Friday, April 1, 2011

Yesterday's Blog Continued

I finished Wednesday's blog but really had to get some sleep so I am hoping to do Thursday and Friday now. So let's see - where was I Thursday?

Thursday morning started with a bus ride up to the Mount of Olives. There are many passages in the gospels that speak of Jesus going to this high hill facing the old city of Jerusalem. Here is a view of the Old City from the Mount of Olives.

A view to the Old City of Jerusalem from the Mount of Olives. Dominating the view since the 12th century is the Dome of the Rock. This Muslim shrine is built over the very place where the Jewish temples - the first built by Solomon in the 10th century BC and the rebuilt temple after the return of the Babylonian exiles in the 6th century BC. On the slope of the mount directly below is the Jewish cemetery for over 2000 years old. The tradition is that at the end of time, the dead will rise and go up to the temple to greet the Messiah. Because the Jewish law prohibits Jews from entering a cemetery without becoming unclean, the Muslims built their cemetery directly across the path of the Jews who hope to move to the temple one day. It is yet another one of the antagonist acts that Jews and Muslims do.
Fr. Joe Porpiglia presiding at Mass for us at the church of the "Pater Noster". This church commemorates Jesus giving the Our Father to the church.
Concelebrants at the Pater Noster Church
The courtyard chapel in front of the Pater Noster Church. Like so many others, this church is built over the ruins of two earlier churches. This church is unique in that it has as its primary decorations, large tiled panels with the Lord's Prayer written in over 400 languages.
The Russian Orthodox Church on the Mount of Olives. Unfortunately, no photos are allowed inside.
Olive tree in the Garden of Gethsemane. There is definitive location of the place where Jesus prayed at the last hours after the Last Supper and his arrest. Most of the Mount of Olives was olive orchards. These are the oldest trees - estimated at 2000 years old. Olive trees do not die. They simply sprout new branches from what looks like a dried up old trunk.
Beside the Garden of Gethsemane, there is the Church of Gethsemane, or also known as the Church of all Nations. It is another Barluzzi church. The beautiful mosaic on the front gable is continued inside. The windows are filled with purple and blue glass, making the interior very somber. Pictures were impossible. In front of the altar is the rock slab that is believed to be the place where Jesus prayed to his Father to "...take this cup away from me."
We continued to walk down the valley to our bus. We then went up the other side near the temple mount. There we began the Via Dolorosa and the Stations of the Cross through the streets of Jerusalem. I do not have pictures of all the stations. The prayers we were using were so beautiful. I was concentrating on the prayer and did not always remember to take the picture.

Station 1: Jesus is condemned to Death: This station takes place at the publoic square which is now occupied by the church of St. Anne. It is a wonderful church with beautiful acoustics. We chanted the Salve Regina there.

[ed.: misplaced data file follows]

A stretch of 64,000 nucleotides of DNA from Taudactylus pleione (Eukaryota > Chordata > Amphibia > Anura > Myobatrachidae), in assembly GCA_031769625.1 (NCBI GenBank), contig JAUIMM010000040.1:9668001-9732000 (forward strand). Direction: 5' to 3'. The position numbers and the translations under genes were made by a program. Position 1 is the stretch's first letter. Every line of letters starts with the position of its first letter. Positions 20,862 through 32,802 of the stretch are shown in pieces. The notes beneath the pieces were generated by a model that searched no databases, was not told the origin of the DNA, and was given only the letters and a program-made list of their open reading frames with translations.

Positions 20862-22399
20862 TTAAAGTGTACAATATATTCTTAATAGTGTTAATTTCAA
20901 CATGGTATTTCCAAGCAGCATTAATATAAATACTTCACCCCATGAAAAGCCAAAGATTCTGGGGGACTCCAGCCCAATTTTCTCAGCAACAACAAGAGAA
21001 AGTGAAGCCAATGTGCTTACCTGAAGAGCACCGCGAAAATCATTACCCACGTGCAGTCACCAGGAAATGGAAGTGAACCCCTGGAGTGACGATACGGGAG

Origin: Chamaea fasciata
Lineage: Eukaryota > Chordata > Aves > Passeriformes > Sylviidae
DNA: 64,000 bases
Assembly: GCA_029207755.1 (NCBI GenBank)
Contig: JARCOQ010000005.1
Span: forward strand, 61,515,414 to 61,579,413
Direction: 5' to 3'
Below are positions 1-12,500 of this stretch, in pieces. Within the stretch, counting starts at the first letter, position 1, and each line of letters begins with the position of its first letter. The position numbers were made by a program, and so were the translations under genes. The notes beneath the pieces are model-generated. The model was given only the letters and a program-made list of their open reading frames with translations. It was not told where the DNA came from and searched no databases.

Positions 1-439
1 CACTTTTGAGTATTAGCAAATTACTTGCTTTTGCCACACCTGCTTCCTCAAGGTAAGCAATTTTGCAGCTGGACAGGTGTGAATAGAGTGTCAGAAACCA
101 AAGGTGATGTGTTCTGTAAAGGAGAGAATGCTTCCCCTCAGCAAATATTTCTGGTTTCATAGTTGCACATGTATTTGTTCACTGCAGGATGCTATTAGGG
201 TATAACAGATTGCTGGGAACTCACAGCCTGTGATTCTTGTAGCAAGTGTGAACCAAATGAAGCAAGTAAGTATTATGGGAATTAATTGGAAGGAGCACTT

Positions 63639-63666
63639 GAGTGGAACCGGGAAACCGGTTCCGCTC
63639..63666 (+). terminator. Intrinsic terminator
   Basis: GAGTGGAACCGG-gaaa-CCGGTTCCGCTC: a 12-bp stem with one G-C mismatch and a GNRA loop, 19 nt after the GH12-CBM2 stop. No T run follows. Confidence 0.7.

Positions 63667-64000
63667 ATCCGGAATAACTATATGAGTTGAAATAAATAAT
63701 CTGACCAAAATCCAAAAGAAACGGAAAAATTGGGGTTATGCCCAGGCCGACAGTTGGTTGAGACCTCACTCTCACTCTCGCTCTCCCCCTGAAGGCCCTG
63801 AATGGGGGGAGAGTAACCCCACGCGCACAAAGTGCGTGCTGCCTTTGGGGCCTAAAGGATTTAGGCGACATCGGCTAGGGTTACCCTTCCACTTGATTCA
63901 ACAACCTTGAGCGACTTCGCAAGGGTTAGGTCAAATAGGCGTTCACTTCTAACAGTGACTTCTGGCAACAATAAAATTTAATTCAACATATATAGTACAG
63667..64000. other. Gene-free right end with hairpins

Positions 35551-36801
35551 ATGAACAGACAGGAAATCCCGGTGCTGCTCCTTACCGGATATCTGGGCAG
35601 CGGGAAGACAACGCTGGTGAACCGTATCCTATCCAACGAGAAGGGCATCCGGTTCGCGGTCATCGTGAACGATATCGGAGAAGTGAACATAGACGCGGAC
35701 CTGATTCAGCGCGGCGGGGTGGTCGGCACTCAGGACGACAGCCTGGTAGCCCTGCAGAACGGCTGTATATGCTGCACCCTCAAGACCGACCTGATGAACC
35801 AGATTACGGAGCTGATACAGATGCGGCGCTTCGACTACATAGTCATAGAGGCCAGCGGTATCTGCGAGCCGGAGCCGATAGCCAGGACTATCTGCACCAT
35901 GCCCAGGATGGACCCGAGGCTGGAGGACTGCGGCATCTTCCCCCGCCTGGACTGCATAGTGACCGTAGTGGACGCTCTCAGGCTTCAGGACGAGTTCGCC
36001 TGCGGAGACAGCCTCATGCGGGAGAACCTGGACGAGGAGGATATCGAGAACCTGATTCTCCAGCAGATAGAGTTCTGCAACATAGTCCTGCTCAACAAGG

The simple gothic church of St. Anne.
Statue of St. Anne and Mary in the curch of St. Anne.
Station 2. Jesus is given his cross. This tiny chapel - 20 of us were standing room only - is typical of many of the stations. They are no more than stall along the sides of the street. In many cases, they are not open and pilgrims pray right in the middle of street.  
Typical scene along the Via Dolorosa
Station 3: Jesus falls for the first time.
Station 5: Simon helps Jesus carry the cross.
Station 7: Jesus falls for the second Time. This little chapel in a Franciscan convent is tucked away around a narrow stairway where there is an ancient Roman column still standing. Tradition says that Jesus' death notice was posted there, hence Judgement Gate.
Station 8: Jesus greets the women of Jerusalem. This station is mounted is a small stone disk with a Latin Cross on the wall of a Greek monastery.
Station 9: Jesus falls for the third time. As we approach the  dobule domes of the Church of the Holy Sepulchre, another Roman column marks the place where Jesus falls again under the weight of the cross.
Stations 10 - 14: The last stations are prayed inside the Church of the Holy Sepulchre. However, the church is filled with tourists jostling through the Holy Places. Fr. Wensing brought us up to the roof of the basilica to stnd oer the whole place. There we prayed the last 5 stations: 10 - Jesus is stripped of this garments; 11 - Jesus is nailed to the cross; 12- Jesus dies on the cross; 13 - Jesus is taken down from the cross; 14 - Jesus is laid in the tomb. The little shack on the roof of the basilica which you see in this picture is the residence of the Coptic Patriarch. He is the leader of Egypt's christians.
The main entrance of the Church of the Holy Seupulchre. The church is owned by 5 different Christian Groups - Greek Orthodox, Roman Catholics, Coptics, Byzantine, and Armenian. The history is so antagonistic that none of them have the keys to the church. They were given to an Muslim family who have opened and closed the church daily for 6 hundred years.